Heart hospitals waiting for Valeant price breaks

Laval, Quebec, Canada-based Valeant Pharmaceuticals International pledged to Congress in February that it would offer hospitals price breaks of as much as 30 percent on two of its expensive heart drugs, but heart hospitals have yet to see that pledge fulfilled, The New York Times reports.

Administrators at hospitals such as the Cleveland Clinic, Baltimore-based Johns Hopkins, Mayo Clinic in Rochester, Minn., and NewYork-Presbyterian, said nothing has changed since the Senate hearing two weeks ago, when Valeant's CEO vowed to look into senators' assertions that they had not found a single hospital that had received any discounts on the drugs, Nitropress and Isuprel, according to the report.

Valeant has reached out to St. Louis-based Ascension, and is negotiating prices with the system, The New York Times reports. The Cleveland Clinic, Mayo Clinic and NewYork-Presbyterian aren't eligible for the discounts because they do not use MedAssets or Premier, the two companies through which Valeant is offering the price reductions. However, Ascension negotiates prices through its own group purchasing organization.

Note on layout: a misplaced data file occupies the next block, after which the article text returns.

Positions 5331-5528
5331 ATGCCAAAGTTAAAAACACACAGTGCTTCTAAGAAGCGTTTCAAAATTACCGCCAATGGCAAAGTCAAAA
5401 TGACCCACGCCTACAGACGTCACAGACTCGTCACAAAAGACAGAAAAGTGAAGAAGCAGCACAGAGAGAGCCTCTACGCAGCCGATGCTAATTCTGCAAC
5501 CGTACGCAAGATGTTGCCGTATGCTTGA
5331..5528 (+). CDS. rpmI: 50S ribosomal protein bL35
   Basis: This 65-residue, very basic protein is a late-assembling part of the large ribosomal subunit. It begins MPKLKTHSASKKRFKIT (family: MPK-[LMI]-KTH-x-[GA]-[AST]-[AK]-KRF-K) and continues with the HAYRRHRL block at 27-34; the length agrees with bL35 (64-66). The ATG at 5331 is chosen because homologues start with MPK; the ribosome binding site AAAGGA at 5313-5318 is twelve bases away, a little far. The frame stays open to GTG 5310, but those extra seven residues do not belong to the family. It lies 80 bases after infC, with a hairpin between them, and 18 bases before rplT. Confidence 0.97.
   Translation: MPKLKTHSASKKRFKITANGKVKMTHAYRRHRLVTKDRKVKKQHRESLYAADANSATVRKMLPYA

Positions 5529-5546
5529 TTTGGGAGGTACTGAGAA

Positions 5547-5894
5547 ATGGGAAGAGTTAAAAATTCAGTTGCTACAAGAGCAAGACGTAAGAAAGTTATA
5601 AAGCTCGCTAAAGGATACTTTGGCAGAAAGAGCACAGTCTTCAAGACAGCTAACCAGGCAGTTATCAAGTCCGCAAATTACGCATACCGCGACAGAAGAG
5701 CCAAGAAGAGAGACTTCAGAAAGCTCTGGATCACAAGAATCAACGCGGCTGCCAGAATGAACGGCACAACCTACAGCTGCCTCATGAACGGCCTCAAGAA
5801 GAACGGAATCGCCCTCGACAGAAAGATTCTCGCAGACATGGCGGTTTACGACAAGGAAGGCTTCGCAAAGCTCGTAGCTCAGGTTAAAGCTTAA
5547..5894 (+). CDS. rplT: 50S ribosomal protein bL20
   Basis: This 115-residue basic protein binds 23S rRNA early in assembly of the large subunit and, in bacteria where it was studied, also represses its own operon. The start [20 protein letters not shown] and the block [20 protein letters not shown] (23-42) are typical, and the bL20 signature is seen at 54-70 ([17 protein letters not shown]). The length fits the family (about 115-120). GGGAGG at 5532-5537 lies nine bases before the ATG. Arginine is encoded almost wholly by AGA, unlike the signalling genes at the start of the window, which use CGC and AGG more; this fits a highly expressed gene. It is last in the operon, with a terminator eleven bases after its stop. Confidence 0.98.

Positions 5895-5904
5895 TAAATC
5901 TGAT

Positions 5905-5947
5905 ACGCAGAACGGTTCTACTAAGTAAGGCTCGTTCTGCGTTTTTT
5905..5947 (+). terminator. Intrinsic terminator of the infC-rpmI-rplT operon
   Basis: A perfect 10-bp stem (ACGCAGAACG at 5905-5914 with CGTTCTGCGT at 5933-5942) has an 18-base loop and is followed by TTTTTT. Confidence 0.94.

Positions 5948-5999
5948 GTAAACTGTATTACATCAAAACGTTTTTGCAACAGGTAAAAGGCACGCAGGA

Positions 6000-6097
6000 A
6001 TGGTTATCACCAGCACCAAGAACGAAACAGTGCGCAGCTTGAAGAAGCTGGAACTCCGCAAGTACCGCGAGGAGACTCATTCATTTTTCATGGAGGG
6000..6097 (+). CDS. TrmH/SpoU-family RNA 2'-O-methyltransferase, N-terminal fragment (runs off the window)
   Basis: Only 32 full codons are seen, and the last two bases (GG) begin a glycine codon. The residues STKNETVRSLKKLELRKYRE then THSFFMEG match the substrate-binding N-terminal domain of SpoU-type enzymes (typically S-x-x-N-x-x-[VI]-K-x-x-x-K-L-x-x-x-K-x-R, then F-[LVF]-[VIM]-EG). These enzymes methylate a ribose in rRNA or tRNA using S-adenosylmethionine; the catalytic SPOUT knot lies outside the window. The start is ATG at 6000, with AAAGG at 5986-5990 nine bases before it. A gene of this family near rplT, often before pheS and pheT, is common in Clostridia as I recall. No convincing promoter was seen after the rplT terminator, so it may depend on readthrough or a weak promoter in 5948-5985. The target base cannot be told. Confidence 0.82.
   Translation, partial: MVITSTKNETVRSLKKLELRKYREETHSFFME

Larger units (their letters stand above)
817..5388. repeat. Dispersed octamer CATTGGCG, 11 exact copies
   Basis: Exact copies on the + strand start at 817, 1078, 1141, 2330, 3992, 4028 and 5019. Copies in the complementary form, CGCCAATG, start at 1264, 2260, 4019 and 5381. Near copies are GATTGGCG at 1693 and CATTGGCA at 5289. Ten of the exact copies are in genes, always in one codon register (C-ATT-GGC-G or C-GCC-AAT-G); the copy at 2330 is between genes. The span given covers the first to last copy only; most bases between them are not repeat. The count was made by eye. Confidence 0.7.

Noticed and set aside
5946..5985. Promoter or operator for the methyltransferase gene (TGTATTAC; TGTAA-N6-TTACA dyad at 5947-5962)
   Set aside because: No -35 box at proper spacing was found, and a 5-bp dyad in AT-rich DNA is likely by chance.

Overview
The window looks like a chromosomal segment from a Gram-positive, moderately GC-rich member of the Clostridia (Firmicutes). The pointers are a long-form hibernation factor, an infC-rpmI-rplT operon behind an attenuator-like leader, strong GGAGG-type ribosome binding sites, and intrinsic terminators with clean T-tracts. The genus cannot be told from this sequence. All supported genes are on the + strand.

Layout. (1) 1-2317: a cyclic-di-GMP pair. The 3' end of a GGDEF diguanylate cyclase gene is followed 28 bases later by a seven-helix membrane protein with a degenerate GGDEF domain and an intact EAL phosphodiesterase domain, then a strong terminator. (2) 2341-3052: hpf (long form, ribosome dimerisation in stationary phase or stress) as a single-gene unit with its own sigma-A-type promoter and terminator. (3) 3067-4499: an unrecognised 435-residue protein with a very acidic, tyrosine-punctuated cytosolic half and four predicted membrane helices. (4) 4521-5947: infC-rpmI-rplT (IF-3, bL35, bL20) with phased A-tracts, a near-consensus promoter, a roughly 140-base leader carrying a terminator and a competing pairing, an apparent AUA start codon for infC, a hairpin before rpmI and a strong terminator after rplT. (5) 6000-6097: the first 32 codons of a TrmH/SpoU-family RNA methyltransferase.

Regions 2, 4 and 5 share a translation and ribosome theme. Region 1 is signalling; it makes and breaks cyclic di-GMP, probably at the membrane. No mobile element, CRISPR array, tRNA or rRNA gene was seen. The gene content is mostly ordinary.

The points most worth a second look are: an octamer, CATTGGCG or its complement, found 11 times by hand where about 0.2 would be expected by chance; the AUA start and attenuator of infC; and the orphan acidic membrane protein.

Still, Premier described the discounts to U.S. hospitals as "minimal to nonexistent," saying only two of its 2,500 member hospitals had received the 30 percent discounts the company had offered, according to the report. Most of the rest were eligible for discounts of just one penny off the wholesale price, "which is essentially no discount," the company added.

Valeant has been under fire for aggressive price increases adopted by the pharmaceutical company over the past few years. The company named Joseph Papa CEO, after announcing J. Michael Pearson, who had served as CEO since 2008 and was a key force in Valeant's highly criticized pricing scheme, would step down from his post.

Mr. Papa told The New York Times the pricing committee had met and discussed changes to the discount program for the two drugs. "What we're now doing is to resolve some of those difficulties that some of the players have experienced," he said, according to the report. "I now believe we've got a solution to this question, and I look forward to being able to announce this," he added.

Valeant said last week that it had offered the discounts, of up to 30 percent, through MedAssets and Premier, according to the report. Valeant also noted the recent Senate hearing revealed "gaps" in that process, which it is working to fix.

 

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